Hospital visiting guidelines updated 16 September 2022: Hospital visitors must wear a surgical/medical paper mask. Fabric face coverings are not acceptable.  See our COVID-19 page for general COVID-19 advice, detailed hospital visiting guidelines and COVID-19 tests.

See for info on vaccinations.

Last updated:
16 September 2022

Fewer visitor restrictions now apply

For visitors to all facilities effective from 16 September 2022

Some visitor restrictions for all Te Whatu Ora Te Tai o Poutini West Coast health facilities remain in place, but we have relaxed others.

There is still a heightened risk to vulnerable people in hospital and so people must continue to wear a mask when visiting any of our facilities and follow other advice designed to keep patients, staff and other visitors safe.

Kia whakahaumaru te whānau, me ngā iwi katoa – this is to keep everybody safe:

  • Visitors or support people must not visit our facilities if they are unwell. Do not visit if you have recently tested positive for COVID-19 and haven’t completed your isolation period.
  • Patients in single rooms may have more than one visitor while patients in multi-bed rooms can have one visitor only per patient to ensure there is no overcrowding.
  • People can have one or two support people to accompany them to outpatients appointments.
  • Women in labour in a birthing suite, in Te Nīkau Hospital’s Maternity Ward and in Buller’s Kawatiri Maternity Unit can have the usual support people, subject to space, for the duration of their stay in our facilities.
  • Eating or drinking at the bedside is at the discretion of the Clinical Nurse Manager. Visitors must not eat or drink in multibed rooms because of the increased risk when multiple people remove their mask in the same space.
  • Hand sanitiser is available and must be used.

Thank you in advance for your patience and understanding as our staff work hard to protect and care for some of the most vulnerable in our community.

Mask wearing

  • Surgical/medical masks must be worn at all sites, except in counselling, mental health and addiction services where it’s on a case-by-case agreement with patients. Masks will be provided if you don’t have one. In higher-risk environments, people, including young children, may not be able to visit if they cannot wear a mask.
  • Any member of the public with a mask exemption is welcome in all our facilities when attending to receive health care and *treatment. Please show your mask exemption card and appointment letter to staff at the entrance. *Treatment includes coming into the Emergency Department, outpatient appointments, surgery or a procedure.

Visiting patients with COVID-19

  • People are able to visit patients who have COVID-19 but they must wear an N95 mask – this will be provided if you don’t have one.
  • Other methods of communication will be facilitated e.g. phone, Facetime, Zoom, WhatsApp etc where visits aren’t possible.

You must NOT visit our facilities if you

  • are COVID-19 positive
  • are unwell. Please stay home if you have a tummy bug or cold or flu/COVID-19-like symptoms (even if you’ve tested negative for COVID-19).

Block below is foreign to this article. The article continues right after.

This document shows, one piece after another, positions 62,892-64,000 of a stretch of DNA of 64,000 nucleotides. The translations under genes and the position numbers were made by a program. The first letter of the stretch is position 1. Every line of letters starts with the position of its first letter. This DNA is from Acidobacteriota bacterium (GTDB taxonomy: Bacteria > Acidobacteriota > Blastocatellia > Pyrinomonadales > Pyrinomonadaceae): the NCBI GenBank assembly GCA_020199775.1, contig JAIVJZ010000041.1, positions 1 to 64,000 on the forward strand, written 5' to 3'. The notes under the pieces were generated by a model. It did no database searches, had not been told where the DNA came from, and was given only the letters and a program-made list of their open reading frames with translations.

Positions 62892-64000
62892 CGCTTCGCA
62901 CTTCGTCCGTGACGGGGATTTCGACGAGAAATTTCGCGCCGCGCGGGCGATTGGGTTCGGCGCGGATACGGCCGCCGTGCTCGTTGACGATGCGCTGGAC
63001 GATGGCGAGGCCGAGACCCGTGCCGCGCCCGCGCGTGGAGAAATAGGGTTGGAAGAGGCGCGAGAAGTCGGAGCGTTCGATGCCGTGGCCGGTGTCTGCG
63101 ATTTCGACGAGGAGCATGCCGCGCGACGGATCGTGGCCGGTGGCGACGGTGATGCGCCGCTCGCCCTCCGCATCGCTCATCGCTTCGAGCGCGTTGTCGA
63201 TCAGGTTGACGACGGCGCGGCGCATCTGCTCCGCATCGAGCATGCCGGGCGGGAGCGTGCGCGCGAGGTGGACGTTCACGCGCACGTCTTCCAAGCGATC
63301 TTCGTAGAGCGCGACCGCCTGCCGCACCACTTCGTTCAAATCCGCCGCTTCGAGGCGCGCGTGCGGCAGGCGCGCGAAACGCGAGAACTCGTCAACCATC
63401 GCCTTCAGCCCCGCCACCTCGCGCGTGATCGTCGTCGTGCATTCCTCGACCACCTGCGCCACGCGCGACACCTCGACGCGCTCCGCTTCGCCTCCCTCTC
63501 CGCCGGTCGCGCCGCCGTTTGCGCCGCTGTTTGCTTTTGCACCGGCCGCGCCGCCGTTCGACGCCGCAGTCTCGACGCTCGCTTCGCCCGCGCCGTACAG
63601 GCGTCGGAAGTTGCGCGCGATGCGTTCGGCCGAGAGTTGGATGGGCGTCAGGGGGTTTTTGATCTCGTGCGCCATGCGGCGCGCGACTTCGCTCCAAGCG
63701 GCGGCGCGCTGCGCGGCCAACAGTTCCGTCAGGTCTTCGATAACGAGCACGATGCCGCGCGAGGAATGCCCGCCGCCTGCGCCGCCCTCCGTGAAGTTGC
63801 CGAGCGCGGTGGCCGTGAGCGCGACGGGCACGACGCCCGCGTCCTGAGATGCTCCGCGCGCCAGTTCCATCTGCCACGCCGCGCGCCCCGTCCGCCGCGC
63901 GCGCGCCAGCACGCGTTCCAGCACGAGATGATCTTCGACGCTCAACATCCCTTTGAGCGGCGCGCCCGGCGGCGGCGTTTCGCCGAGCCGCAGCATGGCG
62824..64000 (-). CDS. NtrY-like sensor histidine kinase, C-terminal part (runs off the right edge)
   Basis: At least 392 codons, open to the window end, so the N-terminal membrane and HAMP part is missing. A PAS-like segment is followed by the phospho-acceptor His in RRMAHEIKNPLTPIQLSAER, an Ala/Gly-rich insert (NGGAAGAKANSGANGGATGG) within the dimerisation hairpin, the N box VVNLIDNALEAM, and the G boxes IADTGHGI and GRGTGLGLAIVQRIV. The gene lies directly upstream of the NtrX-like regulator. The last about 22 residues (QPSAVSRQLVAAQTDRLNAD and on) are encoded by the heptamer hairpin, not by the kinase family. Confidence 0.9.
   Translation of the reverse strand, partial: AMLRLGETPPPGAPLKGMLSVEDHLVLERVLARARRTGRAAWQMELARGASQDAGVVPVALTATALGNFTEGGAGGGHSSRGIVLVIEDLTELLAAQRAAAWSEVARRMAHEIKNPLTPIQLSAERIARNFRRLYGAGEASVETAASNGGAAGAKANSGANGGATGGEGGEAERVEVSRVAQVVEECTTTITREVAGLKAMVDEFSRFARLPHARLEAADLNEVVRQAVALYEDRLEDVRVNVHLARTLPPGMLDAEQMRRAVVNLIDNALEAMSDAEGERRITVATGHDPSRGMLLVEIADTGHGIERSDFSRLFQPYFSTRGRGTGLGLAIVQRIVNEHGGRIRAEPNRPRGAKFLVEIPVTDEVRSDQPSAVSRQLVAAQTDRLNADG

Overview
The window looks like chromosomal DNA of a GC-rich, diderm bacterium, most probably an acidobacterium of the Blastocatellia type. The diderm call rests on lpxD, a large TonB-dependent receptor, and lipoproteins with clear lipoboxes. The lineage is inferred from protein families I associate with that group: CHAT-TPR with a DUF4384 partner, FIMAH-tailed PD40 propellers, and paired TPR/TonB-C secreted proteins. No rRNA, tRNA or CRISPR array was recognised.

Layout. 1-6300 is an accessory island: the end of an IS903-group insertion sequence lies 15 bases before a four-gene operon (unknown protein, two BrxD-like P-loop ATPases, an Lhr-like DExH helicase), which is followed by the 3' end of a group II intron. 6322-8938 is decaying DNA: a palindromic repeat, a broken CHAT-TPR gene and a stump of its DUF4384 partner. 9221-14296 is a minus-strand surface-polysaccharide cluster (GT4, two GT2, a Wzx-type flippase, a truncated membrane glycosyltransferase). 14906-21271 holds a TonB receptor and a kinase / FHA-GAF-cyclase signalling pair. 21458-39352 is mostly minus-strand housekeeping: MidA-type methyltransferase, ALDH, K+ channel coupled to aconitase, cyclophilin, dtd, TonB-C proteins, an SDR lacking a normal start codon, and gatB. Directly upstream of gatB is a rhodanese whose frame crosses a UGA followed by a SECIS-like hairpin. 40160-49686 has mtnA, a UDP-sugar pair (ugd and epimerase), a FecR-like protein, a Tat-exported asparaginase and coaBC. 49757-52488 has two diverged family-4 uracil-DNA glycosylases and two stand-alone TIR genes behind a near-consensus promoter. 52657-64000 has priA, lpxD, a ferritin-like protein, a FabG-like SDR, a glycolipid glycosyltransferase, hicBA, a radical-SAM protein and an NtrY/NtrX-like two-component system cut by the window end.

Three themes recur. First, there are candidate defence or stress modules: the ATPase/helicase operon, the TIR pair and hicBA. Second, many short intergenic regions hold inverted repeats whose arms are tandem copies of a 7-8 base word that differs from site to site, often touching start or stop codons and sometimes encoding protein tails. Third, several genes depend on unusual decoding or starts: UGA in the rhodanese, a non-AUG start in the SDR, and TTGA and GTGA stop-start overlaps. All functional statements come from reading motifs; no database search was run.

Te Whatu Ora West Coast Aged Residential Care facilities

Visitors are welcome at our Aged Care Residential facilities, subject to the space available. All visitors must wear a surgical mask.

More COVID-19 information

Preparation of new Buller Health facility site to begin in early 2020

Wednesday 11 December 2019Facilities News2 minutes to read

Please attribute to Philip Wheble, General Manager – West Coast District Health Board

New Buller Health FacilityThe relocation of services located in buildings needing to be demolished to make way for the West Coast DHB’s new Buller Health facility has been completed. All services including Buller Medical Centre have been working from their new locations since Monday, 25 November.

Registration of Interest (ROI) for the procurement of a demolition contractor was issued on the Government Electronic Tender Service (GETS) in November and a preferred contractor for this work will be identified following completion of this process.

Demolition needed to make way for construction of the facility is expected to begin in early 2020, with construction starting around May 2020.

Construction will take around 18 months to complete, with occupancy of the new facility approximately three months after to allow time for activities such as the installation of fixtures and fittings and a full clinical cleaning of the facility.

The facility is budgeted to cost $20 million and will have a final floor area of 2,290m² with all services, storage spaces and utility areas located within the facility itself. The detailed design plan was endorsed by the West Coast DHB Board at their Friday, 1 November meeting.

The 12-bed facility has been designed to support an integrated model of care and will house a range of services including general practice, inpatients, primary birthing and postnatal care, palliative care and urgent care. The DHB’s community services, Māori health service and mental health service will also be located within the Buller Health Centre.

Clinical services will be supported by radiology and laboratory support services on the same site. The co-location of services will facilitate a collaborative approach to providing health care services, with a focus on improving the patient experience.


  • The current floor plans have a floor size of 2,290m² with an additional 68m² utility building. You can view the floor plan here.
  • You can view the 3D video of the new Buller Health facility here.
  • A full list of the services that will be provided from the new Buller Health facility is here.


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Page last updated: 16 July 2020

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